Gold prices climbed more than 1% on Thursday after US Federal Reserve chair Jerome Powell ruled out large, aggressive interest rate hikes for the year as the central bank seeks to contain inflation without triggering an economic recession.
Rate hikes tend to lift bond yields and make zero-yield bullion less attractive by raising its opportunity cost. Gold, which is also perceived as an inflation hedge, is now up for a third straight session in what could be its best winning streak since mid-April. Spot gold was up 1.1% at $1,901.56/oz, as of 3.30am GMT, after rising to its highest level since April 29 earlier in the session. US gold futures gained 1.8% to $1,902.00.
The Fed on Wednesday raised its benchmark overnight interest rate by a widely expected half-a-percentage point, the biggest hike in 22 years, as it seeks to tighten pandemic-era monetary policy.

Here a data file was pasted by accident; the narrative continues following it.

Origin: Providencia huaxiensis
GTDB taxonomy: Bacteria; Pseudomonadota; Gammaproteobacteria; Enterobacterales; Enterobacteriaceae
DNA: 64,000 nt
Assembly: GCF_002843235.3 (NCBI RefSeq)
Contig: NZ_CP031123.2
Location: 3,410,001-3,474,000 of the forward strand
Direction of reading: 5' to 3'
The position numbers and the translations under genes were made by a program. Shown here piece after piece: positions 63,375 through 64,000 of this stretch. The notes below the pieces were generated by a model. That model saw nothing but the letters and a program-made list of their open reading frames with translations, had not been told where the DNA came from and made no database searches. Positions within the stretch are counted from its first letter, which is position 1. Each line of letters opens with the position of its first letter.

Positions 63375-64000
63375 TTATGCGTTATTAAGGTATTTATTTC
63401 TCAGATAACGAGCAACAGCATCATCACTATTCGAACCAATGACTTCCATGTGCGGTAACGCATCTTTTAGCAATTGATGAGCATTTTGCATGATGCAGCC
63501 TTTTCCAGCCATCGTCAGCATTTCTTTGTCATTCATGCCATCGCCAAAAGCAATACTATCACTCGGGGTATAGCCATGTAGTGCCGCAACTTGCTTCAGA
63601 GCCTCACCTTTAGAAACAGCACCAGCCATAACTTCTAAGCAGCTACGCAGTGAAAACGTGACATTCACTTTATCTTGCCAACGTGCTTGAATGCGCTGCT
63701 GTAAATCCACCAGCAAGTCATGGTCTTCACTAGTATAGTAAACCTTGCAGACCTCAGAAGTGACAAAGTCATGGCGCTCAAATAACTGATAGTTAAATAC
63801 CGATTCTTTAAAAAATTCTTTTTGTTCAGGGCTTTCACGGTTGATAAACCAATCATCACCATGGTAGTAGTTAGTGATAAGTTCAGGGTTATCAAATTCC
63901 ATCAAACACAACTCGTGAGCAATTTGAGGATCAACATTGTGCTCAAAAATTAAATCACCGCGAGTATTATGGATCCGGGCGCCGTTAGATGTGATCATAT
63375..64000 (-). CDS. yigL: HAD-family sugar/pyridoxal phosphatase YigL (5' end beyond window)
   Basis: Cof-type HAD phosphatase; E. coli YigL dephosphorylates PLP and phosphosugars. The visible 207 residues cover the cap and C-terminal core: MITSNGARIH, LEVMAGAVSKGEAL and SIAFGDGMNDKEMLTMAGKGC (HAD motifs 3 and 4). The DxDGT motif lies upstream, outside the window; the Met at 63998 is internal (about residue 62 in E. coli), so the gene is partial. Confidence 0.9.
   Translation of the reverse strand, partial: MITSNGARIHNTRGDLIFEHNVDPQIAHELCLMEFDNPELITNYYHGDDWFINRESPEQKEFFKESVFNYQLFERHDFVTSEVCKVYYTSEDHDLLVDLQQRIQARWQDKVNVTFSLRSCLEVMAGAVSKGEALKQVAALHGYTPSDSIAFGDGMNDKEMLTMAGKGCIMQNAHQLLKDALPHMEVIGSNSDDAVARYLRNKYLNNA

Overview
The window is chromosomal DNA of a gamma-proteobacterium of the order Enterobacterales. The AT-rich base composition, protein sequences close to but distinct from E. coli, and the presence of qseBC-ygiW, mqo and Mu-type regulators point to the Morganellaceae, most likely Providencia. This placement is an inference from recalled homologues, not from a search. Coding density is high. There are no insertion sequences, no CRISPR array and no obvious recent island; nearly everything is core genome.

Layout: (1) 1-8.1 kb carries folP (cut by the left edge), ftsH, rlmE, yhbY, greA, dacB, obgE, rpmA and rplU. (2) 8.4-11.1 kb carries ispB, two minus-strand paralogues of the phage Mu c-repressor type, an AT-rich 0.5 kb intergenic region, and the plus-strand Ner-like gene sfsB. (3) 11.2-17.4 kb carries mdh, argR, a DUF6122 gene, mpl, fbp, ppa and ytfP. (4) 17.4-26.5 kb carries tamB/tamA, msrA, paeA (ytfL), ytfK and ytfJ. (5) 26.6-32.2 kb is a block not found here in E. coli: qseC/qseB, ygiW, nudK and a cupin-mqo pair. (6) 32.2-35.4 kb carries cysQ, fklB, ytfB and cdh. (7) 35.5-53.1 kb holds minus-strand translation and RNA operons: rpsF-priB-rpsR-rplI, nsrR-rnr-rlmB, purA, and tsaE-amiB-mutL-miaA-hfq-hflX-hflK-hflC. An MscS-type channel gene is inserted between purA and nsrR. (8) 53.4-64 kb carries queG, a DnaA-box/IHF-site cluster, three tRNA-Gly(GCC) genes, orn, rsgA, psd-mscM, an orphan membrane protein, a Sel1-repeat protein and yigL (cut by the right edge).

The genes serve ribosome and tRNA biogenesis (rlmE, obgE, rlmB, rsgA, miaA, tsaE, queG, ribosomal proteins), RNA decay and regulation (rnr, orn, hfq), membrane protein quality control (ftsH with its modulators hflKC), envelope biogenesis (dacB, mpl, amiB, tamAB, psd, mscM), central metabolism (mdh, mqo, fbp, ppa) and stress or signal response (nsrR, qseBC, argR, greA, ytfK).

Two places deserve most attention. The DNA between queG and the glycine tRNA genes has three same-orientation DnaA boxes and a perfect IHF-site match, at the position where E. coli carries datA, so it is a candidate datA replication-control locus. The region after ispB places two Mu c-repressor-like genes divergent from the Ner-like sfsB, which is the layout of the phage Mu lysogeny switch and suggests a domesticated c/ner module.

Market participants are cutting hawkish bets and that’s been a catalyst for gold’s rise, along with the possibility of inflation leaking through as the Fed is not fighting it as hard as expected, trading firm City Index’s senior market analyst Matt Simpson said.
In a news conference after the release of the Fed’s policy statement, Powell explicitly ruled out raising rates by three-quarters of a percentage point at upcoming monetary policy meetings, driving US treasury yields and the dollar sharply lower, and supporting gold. The dollar was holding steady near a one-week low, making the greenback-priced gold more attractive for overseas buyers.
“With the Fed [meeting] behind us … it does allow gold to shine again in the risk-off environment, which is otherwise known as the Ukraine-Russia confrontation,” Simpson said.
Spot silver climbed 0.9% to $23.17/oz, platinum advanced 1% to $1,001.42, and palladium gained 0.9% to $2,275.92.